Real property is land. It is a type of property differentiated from personal property. This article discusses the ownership of land using the interpretation of real property as a legal term used in Anglo-American common law jurisdictions as opposed to immovable property in civil law jurisdictions. (In Scotland it is heritable property; in French it is described as immobilier.) Other legal geopolitical systems of government have differing and different legal interpretations concerning the ownership of land. Generally speaking most real property consists, at least partially, of real estate.
History of the word
The word 'real' in the context of 'real estate' is not the opposite of 'unreal' but is in fact derived from the same source as the word 'royal'. An illustration of this is found today in the name of soccer team Real Madrid, meaning Royal Madrid.
When the word 'real' was originally used in conjunction with the word 'property', it had the literal meaning under common law of royal property . Translated for application in the United Kingdom today, this term refers to Crown property (since the real property rights of the British Royal Family were amended under the Act of Settlement.) However, since Scotland is not a common law jurisdiction, its strict interpretation today differs from that of its application to England and Wales and other localities where common law does apply.
Within international jurisdictions, such as those states of the United States where common law is applicable (and not all states are common law states), the term refers to both the land owned by the federal government; land owned by the state; land owned by Indian tribes (where applicable), and the land owned by individuals and companies within that state. This is in contrast to all other property in such states which is then deemed to be 'personal' property.
Even when common law is the governing law, intepretations of real property under common law vary according to the jurisdiction.
WARNING : The following text was originally obtained from the 1911 edition of Encyclopædia Britannica. While it has been modified by various editors, it may not be entirely accurate according to a strict interpretation of applicable law today. (In 1911 the encyclopedia was a British publication and heavily weighted to a British interpretation of information in that day.)
Land relationship to owner
Real property is not just the ownership of property and buildings, it includes many legal relationships between owners of real estate that are purely conceptual such as the easement, where a neighboring property may have some right on your property, right-of-way, or the right to pass over a property, and incorporeal heridiments such as profit a prendre. Real property can also be held in various ways. In some jurisdictions it is held absolutely, in England it may still be considered to be carved out of Crown's ownership of all property in the realm. Such distinctions are important in terms of the law of escheat or when property reverts to the state because it lacks an owner or has been abandoned.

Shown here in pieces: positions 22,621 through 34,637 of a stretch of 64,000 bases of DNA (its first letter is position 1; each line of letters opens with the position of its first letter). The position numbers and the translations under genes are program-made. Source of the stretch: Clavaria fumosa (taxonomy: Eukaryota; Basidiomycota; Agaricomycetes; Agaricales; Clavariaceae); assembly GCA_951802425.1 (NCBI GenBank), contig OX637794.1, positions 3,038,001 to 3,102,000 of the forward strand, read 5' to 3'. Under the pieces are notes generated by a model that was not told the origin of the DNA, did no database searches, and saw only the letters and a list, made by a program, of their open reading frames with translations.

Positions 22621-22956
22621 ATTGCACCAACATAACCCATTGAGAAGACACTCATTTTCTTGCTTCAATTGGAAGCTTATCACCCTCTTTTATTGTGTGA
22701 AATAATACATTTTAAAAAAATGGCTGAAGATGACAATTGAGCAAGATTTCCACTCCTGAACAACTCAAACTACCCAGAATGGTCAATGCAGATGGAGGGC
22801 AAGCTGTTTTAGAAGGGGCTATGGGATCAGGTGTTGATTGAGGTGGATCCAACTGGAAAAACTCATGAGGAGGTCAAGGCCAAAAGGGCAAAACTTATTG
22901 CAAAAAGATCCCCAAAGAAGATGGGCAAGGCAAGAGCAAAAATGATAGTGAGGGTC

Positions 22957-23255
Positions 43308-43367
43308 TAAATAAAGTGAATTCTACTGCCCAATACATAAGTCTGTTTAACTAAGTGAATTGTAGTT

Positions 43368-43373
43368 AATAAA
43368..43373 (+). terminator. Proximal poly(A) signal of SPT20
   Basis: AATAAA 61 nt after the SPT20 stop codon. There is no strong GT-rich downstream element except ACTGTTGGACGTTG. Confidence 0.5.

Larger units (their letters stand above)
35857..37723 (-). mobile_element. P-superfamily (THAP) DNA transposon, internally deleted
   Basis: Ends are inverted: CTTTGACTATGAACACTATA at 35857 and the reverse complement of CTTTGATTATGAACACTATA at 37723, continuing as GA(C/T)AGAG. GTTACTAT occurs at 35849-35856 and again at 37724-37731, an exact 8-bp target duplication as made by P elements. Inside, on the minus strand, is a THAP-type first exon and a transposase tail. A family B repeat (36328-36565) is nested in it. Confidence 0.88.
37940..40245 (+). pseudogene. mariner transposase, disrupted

An important area of real property are the definitions of estates in land. These are various interests that may limit the ownership rights one has over the land. The most common and perhaps most absolute type of estate is the fee simple which signifies that the owner has the right to dispose of the property as she/he sees fit. Other estates include the life estate where the owner's rights to the property cease at their death and fee tail estates where the property at the time of death passes to the heirs of the body (i.e. children, grandchildren, descendants) of the owner of the estate before he died.
Estates may also be held jointly as joint tenants with rights of survivorship or as tenants in common. The difference in these two types of joint ownership of an estate in land is basically the inheritability of the estate. In joint tenancy (or in marriage this is sometimes called tenancy of the entirety) the surviving tenant (or tenants) become the sole owner (or owners) of the estate. Nothing passes to the heirs of the deceased tenant. In some jurisdictions the magic words "with right of survivorship" must be used or the tenancy will assumed to be tenants in common. Tenants in common will have a heritable portion of the estate in proportion to their ownership interest which is presumed to be equal amongst tenants unless otherwise stated in the transfer deed. There are other types of estates in land that are used to prevent the alienation of land (also used in the law of trusts). Generally these are called future interests, an example being the rule against perpetuities.
Real property may not only be owned it may be leased in which the possession of the property is given to the tenant for a limited period of time. Such leases are also called estates such as an estate for years, a periodic tenancy or an estate at will.
Real property may also be owned jointly through the device of the condominium or cooperative.
Economic aspects of real property
Because real property is essential for industry or other activity requiring a lot of fixed physical capital, economics is very concerned with real property and rules regarding its valuation and disposition, and obligations accrueing to its owners. In economic terms, real property consists of some natural capital (or land, one of the factors of production especially in agriculture), and infrastructural capital (the buildings, water and power lines, and other improvements necessary to make real property useful for some human purpose). Other fixed physical assets, indistinguishable economically from infrastructure, such as machines, may be stored on real property and may require natural or infrastructural attributes (such as running water for a turbine or an isolated location to allow loud noise emissions) hard to duplicate even nearby.
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